Forget About Ebbinghaus and Bring on More Meaningful Learning Time

Forget About Ebbinghaus and Bring on More Meaningful Learning Time

The recent move by Success Academy to shorten its school day adds fuel to an already hot debate over the value of and challenges around extended school days. The New York Times reports that Success’s elementary school days will go from eight hours 45 minutes to eight hours and the middle school days reduced from nine hours 15 minutes to seven and a half hours.

Success Academy has been . . . successful by one of today’s more controversial measures, performance on state tests. Success reports that 93 percent of their students passed the state math tests last year, and 68 percent passed the reading tests. This compares to 35 and 30 percent passing citywide. This is impressive, but given the challenges of implementing extended day, we need to look more closely at our measures of success and our goals for learning.

In an educational environment where college graduates are struggling to find meaningful work and companies still find themselves unable to fill jobs with competent workers, we need to continue to question the goals of reform in K-12 and focus on how our youngest learners are going to apply what they are learning as they grow into working adults.

It’s not about the what; it’s about the how

We are now in an information age where there is arguably much nonsensical information available everybody. Learning how to make sense of information and develop personal meaning, or pattern recognition skills, or applying new knowledge to a task all ground learning and increase one’s ability to retain information.

I happen to know many of the plants in the Adirondack Mountains of New York State. Why? I learned from a guide/teacher, read more in books (it was in the 1980s), tasted and smelled many of them, and most importantly, I taught them to willing and unwilling Boy Scouts and unfortunate friends who have hiked with me over the years. And yes, there has been lots of repetition and reinforcement over the years. But the main reason I think that this knowledge has been retained for decades is that it made sense to me. Hemlocks are the best trees to sleep under when its raining, wood sorel wakes your mouth up with its tart clean taste, and after hiking these peaks in the winter, how important it is to be careful not to trample alpine flora since they endure such harsh conditions.

More meaningful exchanges versus more time spent

As a somewhat self-centered former teacher of Regents Biology and Earth Science in NYS, I would have loved more time with my students. I am not sure they felt the same way. But the experience of limited time and limited resource forced me to be creative. The standardized test was the measure of success not whether the kids had fun, or did their homework, or successfully finished a lab. In March, I flipped my approach and gave pairs of students a subtopic for that unit, and each pair has three days to prepare their 10-minute lesson on the topic. They were brilliant. One student asked, what if we teach it incorrectly, and I reminded them I would still be in the classroom. One favorite comment of application learning regarding the angle of insolation was, “I now park my jeep facing the other direction in the driveway so the sun will defrost my windshield.”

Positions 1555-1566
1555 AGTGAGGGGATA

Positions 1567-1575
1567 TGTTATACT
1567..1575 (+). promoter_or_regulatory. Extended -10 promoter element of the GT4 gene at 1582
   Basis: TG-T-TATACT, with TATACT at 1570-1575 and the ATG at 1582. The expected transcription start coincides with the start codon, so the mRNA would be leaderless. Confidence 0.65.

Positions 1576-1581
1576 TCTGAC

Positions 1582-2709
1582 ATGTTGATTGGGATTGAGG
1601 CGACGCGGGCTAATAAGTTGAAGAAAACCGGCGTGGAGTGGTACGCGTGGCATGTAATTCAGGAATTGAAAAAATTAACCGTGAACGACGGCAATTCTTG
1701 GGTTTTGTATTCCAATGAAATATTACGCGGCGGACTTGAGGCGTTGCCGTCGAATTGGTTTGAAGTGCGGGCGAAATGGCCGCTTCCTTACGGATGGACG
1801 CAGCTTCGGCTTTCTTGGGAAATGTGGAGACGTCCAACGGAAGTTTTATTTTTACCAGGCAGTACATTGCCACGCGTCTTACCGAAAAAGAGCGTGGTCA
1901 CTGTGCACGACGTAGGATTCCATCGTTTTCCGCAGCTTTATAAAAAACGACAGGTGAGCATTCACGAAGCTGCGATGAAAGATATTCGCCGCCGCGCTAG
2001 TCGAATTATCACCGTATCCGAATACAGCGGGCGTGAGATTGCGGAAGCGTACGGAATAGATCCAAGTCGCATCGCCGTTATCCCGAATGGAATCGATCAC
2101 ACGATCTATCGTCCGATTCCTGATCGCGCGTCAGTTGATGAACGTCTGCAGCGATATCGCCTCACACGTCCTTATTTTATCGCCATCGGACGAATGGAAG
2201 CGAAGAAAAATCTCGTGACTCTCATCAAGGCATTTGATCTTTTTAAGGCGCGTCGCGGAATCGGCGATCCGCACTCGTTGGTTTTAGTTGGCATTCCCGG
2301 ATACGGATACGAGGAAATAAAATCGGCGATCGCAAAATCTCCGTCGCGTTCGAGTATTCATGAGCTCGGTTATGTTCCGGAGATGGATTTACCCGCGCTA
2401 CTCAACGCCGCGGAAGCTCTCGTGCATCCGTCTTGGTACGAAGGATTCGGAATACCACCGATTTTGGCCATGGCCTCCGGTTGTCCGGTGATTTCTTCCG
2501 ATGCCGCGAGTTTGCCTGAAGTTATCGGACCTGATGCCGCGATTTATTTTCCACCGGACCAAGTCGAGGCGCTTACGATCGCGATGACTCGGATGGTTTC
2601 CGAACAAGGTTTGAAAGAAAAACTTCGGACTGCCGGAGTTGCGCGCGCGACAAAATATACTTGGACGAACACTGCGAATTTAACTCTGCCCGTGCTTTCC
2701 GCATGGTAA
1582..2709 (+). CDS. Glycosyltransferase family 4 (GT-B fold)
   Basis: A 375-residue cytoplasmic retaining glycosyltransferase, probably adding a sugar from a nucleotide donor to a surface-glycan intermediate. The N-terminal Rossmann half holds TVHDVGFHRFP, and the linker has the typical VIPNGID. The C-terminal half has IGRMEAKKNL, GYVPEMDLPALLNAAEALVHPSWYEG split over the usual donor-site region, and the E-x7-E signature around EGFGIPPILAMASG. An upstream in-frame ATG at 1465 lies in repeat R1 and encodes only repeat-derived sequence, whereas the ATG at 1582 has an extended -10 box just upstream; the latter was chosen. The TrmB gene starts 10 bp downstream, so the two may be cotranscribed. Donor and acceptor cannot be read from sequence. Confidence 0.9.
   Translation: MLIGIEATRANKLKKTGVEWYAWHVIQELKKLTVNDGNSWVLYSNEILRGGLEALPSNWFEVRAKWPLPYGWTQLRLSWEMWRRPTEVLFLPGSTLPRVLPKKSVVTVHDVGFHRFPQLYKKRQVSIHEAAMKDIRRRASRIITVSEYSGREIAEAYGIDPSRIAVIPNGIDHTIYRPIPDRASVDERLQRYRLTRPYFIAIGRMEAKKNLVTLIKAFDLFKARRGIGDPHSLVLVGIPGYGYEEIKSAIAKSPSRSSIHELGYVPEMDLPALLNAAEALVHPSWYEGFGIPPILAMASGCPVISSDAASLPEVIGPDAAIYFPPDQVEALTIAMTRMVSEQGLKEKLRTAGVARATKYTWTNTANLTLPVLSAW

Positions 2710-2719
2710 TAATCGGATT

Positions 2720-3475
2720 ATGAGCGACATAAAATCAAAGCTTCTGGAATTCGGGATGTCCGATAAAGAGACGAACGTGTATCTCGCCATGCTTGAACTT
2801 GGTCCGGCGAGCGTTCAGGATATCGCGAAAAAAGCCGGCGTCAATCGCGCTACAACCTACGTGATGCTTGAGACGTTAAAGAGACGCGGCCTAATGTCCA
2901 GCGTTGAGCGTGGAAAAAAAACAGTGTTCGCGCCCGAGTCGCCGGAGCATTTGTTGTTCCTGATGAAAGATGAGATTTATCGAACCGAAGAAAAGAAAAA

Maybe it’s okay to forget?

Clearly, the extended school day is meant to be about more than additional hours in the day. Across the country, school districts are looking at, or already engaged in, implementing longer hours either through an extended day or longer school years, in an effort to make up for learning loss among lower-income families.

What all of our kids need is better learning, not more hours inside a school building. This more is better comes in part from the work of Hermann Ebbinghaus, who in 1885 a forgetting curve of memorization and retention. The catch is, he tested memorization and retention of nonsensical sequences of the letters WDTZ and KVLQ.  These letter sequences lack meaning or value, the subject was unable to create patterns for understanding them or any kind of context where remembering them would be useful.

Not all new knowledge needs to be retained. While there is value to repetition and extended exposure as Ebbinghaus suggests, we now have an increasing ability to access information within seconds from a browser. As Google Glass, or whatever that evolves into, makes us “connected” 24/7, knowing how to create meaning and apply it within the context will only get more challenging.

More of the same approaches in school will not help us succeed in this new world.